Families as well as other social relations are pivotal for people's well-being, health and life chances in all stages of life. Parents support and help their children to become happy, healthy, independent and successful adults; romantic partners are a source of happiness and support in all stages of life; and children and family members often play an important role in the social networks of older adults. Societal developments have transformed families in many ways and will continue to do so. Increased longevity and decreased fertility have given rise to multiple generations sharing longer lives together, with fewer family members per generation. In addition, families have become more diverse, complex and gender-equal because of a rise of non-traditional family types (e.g., divorced families, stepfamilies, same-sex couples) and increased female employment.
The general aim of this research cluster is to gain insight in how families change in response to societal developments and how changing family life affects the social networks, inequality in life chances and the well-being and health of individuals over the life course. Special attention is paid to gender differences. Examples of research topics are how social networks (including family members) affect the health and well-being of older adults; how changing family compositions affect children's and parents' well-being and life chances; and how dual-earner couples combine work and family demands and how this affects well-being and health.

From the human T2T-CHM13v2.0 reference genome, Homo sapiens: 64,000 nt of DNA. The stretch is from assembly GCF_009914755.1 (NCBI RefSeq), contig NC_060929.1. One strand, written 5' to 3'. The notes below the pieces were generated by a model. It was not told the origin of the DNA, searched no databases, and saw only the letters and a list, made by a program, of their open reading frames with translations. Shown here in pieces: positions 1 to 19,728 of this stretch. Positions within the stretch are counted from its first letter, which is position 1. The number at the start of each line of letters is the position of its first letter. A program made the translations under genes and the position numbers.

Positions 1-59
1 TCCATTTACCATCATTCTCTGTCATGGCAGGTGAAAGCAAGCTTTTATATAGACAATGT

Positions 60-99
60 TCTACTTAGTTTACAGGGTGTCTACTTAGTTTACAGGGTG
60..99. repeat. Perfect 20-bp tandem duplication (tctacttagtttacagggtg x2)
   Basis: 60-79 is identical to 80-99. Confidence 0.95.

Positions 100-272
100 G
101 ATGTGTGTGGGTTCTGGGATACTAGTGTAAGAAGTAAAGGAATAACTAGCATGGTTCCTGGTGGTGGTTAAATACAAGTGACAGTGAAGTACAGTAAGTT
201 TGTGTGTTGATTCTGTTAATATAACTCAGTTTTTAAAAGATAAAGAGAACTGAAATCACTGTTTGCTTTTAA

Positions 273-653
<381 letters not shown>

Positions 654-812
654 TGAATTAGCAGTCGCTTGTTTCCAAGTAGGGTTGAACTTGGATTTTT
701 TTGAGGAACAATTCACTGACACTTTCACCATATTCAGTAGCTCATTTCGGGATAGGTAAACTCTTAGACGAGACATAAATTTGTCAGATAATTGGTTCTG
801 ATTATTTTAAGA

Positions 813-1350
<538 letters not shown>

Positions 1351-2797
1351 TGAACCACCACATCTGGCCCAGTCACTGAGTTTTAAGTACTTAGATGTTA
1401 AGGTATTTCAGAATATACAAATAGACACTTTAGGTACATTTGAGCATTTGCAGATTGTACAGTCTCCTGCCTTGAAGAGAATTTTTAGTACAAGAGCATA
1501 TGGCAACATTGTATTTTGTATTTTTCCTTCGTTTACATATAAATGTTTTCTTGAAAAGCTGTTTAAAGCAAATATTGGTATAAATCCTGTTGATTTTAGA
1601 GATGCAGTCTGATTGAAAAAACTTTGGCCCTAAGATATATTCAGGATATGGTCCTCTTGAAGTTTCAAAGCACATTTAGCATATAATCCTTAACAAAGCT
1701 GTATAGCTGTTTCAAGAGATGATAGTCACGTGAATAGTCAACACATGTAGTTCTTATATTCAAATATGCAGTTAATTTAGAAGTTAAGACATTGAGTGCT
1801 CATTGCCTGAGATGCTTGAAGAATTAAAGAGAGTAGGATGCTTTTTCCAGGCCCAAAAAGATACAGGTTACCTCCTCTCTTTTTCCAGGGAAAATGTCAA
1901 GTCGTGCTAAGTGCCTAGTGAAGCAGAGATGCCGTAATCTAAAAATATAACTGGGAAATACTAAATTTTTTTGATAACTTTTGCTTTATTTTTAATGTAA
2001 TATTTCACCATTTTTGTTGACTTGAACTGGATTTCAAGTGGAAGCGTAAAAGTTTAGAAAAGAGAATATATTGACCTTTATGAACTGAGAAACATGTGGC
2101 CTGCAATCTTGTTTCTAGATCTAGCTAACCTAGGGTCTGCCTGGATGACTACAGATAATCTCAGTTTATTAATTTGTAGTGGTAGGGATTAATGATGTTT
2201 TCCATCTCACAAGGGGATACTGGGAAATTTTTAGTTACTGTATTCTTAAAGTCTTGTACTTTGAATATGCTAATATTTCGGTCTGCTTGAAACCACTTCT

Ellwardt, L., Van Tilburg, T., Aartsen, M., Wittek, R., & Steverink, N. (2015). Personal networks and mortality risk in older adults: A twenty-year longitudinal study. PLoS ONE, 10(3)
Van der Heijden, F.I., A. Poortman & T. Van der Lippe. 2016. Children's postdivorce residence arrangements and parental experienced time pressure. Journal of Marriage and Family, 78, 468-481
Lippe, T. van der, E. de Ruijter, J. de Ruijter & W. Raub. 2011. Persistent inequalities in time use between men and women: A detailed look at the influence of economic circumstances, policies, and culture. European Sociological Review, 27, 164-179
Steverink, N. & Lindenberg, S. (2006). Which social needs are important for subjective well-being? What happens to them with aging? Psychology and Aging, 21, 281-290
Verbakel, E. (2014). Informal caregiving and well-being in Europe: What can ease the negative consequences for caregivers? Journal of European Social Policy, 24(5), 424-441
Tanja van der Lippe, Nardi Steverink, Anne-Rigt Poortman